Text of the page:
California wine country may be best known for the Napa and Sonoma valleys, but in Suisun Valley, which is nestled between two mountain ranges just south-east of Napa, a diverse wine and farming community has been thriving for generations. As rustic and sleepy as this all sounds, a newly erected winery, designed by the architecture firm Bohlin Cywinski Jackson (BCJ), signals the region’s dynamic future. Established by the Wagner family, who are multigenerational vintners and also behind Napa Valley’s Caymus Vineyards, which they established in 1972, the new Caymus-Suisun Winery combines contemporary architecture and well-founded expertise to herald a new era in winemaking for the region.

Comprising a tasting room, retail building and 29 acres of orchards, vegetable gardens and a walking vineyard for guests to explore, the Caymus-Suisun winery brings a cool edge to the craft of winemaking. The newly built premises celebrate the landscape and agriculture of the Suisun Valley.

Open seating area in Caymus-Suisun Winery in California, looking out to palm trees

‘For many visitors, a trip to Caymus-Suisun Winery might be their first experience of the region – it has historically seen less visitation than nearby Napa and Sonoma,’ says Greg Mottola, a partner at BCJ. ‘We talked with our clients about the desire to create something that has an iconic presence, and yet feels well integrated into the landscape. The resulting buildings are warm and inviting, reflecting the Wagner family’s forward-thinking, open-minded approach to winemaking, as well as the exciting potential of a relatively under-the-radar wine region.’

He adds, ‘This is a completely ground-up project. The site plan concept was inspired by the assortment of modest agricultural support buildings, like sheds, that formerly occupied the site, along with an existing pole barn, once used for fruit drying, that has been preserved.’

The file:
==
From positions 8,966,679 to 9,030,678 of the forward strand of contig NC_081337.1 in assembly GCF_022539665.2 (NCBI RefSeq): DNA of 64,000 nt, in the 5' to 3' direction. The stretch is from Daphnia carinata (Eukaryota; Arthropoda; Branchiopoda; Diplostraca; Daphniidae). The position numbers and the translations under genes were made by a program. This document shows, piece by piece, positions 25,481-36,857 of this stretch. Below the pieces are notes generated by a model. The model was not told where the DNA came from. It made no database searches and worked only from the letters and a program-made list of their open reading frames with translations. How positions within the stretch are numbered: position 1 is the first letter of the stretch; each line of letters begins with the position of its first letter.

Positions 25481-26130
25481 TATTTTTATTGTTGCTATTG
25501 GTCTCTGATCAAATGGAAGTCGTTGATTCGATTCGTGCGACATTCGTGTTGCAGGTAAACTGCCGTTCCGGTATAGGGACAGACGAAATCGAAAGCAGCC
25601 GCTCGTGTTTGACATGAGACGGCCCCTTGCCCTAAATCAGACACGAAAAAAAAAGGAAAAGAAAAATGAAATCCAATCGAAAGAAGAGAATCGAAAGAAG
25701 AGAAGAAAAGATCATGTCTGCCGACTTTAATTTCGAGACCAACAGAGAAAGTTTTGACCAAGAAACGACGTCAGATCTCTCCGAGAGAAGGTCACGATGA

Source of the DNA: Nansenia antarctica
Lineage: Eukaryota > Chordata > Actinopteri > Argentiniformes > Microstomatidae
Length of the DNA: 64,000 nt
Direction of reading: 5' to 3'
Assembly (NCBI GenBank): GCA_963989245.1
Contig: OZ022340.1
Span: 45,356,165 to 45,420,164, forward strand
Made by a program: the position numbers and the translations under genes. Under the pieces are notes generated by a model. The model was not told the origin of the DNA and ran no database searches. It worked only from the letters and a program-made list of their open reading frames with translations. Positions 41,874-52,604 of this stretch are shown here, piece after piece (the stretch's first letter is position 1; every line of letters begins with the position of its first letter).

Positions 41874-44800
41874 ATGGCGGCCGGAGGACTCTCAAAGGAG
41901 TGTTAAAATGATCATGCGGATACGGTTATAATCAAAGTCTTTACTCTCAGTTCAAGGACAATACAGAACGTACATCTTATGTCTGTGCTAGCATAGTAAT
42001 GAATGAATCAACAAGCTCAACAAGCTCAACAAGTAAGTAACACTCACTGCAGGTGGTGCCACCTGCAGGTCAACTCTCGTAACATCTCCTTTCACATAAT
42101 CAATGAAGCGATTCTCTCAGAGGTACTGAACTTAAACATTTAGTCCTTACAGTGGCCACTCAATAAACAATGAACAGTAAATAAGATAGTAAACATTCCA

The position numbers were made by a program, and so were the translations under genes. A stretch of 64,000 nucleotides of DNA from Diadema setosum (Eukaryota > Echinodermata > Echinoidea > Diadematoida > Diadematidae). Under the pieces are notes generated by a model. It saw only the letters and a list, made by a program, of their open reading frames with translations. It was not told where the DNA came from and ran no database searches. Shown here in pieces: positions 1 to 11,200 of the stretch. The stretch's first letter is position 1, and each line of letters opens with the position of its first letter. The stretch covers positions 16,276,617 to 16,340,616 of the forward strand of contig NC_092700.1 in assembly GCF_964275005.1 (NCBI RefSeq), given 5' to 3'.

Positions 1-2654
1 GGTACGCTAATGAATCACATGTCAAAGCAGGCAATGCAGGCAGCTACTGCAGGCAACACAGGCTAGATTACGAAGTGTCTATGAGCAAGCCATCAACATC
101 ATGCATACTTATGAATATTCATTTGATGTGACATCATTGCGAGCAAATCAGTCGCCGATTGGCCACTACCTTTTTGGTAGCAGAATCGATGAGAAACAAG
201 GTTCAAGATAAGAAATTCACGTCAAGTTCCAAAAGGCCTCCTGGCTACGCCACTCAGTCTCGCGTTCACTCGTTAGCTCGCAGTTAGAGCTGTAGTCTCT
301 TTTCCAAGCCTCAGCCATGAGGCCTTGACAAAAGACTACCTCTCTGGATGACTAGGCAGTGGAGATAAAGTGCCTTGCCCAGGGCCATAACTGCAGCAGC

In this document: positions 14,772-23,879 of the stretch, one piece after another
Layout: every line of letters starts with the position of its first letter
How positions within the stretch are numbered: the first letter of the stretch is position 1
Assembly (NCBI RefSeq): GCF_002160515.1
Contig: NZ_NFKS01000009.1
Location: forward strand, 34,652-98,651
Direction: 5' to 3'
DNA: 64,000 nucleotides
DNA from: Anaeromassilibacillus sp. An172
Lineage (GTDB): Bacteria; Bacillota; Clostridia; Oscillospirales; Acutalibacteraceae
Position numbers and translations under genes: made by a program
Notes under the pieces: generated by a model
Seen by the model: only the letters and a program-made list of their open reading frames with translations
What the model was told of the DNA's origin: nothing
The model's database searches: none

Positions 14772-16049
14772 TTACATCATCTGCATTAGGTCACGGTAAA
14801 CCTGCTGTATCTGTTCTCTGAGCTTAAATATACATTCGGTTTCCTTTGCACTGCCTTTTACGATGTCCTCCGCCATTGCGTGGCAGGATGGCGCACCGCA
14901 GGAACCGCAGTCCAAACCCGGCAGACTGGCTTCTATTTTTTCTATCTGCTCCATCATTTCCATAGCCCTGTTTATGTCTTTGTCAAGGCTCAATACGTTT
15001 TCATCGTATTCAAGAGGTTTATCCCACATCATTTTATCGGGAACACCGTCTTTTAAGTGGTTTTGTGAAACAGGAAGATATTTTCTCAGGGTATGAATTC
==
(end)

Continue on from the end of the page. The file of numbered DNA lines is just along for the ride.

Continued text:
Table and chairs beneath hanging artwork at Caymus-Suisun Winery in California

BCJ’s goal was to create an immersive, multisensory experience during tasting visits. Glass walls and operable transom windows allow the tasting pavilion to be exposed to the outdoors; glass sliders that open 30ft wide on either side of the central tasting room invite the afternoon breeze that funnels north from the San Francisco Bay (a Suisun hallmark) to flow through the building; and a pyramidal oculus overhead draws daylight into the space.

Meanwhile, new walking paths through the surrounding landscape encourage guests to explore the site freely during their visit.

Caymus-Suisun Winery interior with skylight set in wood ceiling

‘We talked with our clients about the desire to create something that has an iconic presence, and yet feels well integrated into the landscape,’ adds Mottola. ‘The resulting buildings are warm and inviting, reflecting the Wagner family’s forward-thinking, open-minded approach to winemaking, as well as the exciting potential of a relatively under-the-radar wine region.’

The journey of discovery continues indoors, thanks to an interior design concept created by Sarah Giesenhagen of The Bureau, in collaboration with Thad Geldert of Geldert Studios, which showcases furniture, fixtures and art by over 30 creative collaborators. The duo immersed themselves in the Wagner family’s winemaking legacy to create environments that express curiosity and an attention to detail at every turn. From Tanya Aguiñiga’s large-scale sculptural installation that nods to the burn piles of vines when the vineyard is cleared to Stephen Kenn’s canvas-wrapped wine-tasting bars, made from reappropriated vintage wine staves topped with resin, a careful and artful consideration has been maintained throughout.

planters on wood and resin bar at Caymus-Suisun Winery

Other memorable details include custom-carved planters by LGS Studio resembling ancient geological relics, a  hand-carved silver travertine stone water station by Hunt Studios and organic rope, wood and glass wall-mounted light sculptures by Jérôme Pereira, which all reflect ‘the level of intention and artisanship of Caymus-Suisun’s multigeneration winemaking family and their pioneering nature’, says Giesenhagen.

washbasin with green tiles inside Caymus-Suisun Winery

‘The goal was to have a balanced relationship with the magnitude of the architecture. We wanted to partner with it without turning the volume up too loud. The curated collection of art and custom furniture pieces are all rich in reason and story and they imbue a feeling that they have something to say that resonates with the place. The materials used were heavily natural so that there is a connection to the land and nature throughout. Transparency is such an important part of the experience, connecting you to the land and also to the feeling of where you are.’ §

Slatted wood wall and bench in California winery with interior design by Sarah Giesenhagen of The Bureau
Caymus-Suisun Winery wines on display in room
wooden bar and stone planter at Caymus Suisun Winery in California
Caymus Suisun Winery tasting building at night, designed by architects BCJ